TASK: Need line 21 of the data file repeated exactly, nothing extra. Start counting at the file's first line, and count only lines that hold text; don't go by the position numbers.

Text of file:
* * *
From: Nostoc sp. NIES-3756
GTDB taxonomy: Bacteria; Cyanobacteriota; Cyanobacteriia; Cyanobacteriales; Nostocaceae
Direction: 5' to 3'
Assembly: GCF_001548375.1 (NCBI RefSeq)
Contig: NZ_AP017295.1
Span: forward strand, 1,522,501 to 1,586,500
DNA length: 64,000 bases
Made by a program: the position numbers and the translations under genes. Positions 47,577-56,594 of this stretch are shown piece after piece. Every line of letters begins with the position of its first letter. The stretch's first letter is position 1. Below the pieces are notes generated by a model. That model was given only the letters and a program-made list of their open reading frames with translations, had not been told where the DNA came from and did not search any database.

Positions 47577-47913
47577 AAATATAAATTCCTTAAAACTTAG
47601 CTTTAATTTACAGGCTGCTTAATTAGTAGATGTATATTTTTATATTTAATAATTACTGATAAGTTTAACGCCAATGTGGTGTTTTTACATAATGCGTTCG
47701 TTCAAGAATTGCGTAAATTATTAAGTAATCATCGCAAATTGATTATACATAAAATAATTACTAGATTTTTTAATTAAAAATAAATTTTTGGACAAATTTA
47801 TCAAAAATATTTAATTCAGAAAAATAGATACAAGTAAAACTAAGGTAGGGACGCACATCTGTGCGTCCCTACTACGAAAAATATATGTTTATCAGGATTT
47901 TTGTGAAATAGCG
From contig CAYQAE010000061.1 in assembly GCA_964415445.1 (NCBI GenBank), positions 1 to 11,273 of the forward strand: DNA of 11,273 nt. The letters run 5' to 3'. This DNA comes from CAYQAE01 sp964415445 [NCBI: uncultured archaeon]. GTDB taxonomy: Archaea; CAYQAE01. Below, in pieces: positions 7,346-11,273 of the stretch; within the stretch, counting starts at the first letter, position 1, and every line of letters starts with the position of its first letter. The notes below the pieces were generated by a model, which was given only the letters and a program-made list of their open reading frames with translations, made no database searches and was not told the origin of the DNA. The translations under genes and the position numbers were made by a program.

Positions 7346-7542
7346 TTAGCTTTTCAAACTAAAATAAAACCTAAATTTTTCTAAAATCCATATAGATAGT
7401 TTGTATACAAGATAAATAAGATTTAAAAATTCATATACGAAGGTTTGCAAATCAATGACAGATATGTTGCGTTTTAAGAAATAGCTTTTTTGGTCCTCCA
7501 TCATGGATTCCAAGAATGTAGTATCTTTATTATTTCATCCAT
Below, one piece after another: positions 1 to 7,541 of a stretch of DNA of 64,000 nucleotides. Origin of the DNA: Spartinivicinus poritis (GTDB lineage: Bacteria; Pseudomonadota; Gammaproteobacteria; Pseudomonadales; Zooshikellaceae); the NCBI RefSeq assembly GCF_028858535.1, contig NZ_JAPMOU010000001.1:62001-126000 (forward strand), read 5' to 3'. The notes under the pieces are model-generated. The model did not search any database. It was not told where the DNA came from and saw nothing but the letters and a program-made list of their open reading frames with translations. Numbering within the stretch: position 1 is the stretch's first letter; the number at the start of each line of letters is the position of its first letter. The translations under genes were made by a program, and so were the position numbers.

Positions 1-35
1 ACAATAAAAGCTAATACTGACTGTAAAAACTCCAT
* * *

Positions 1-35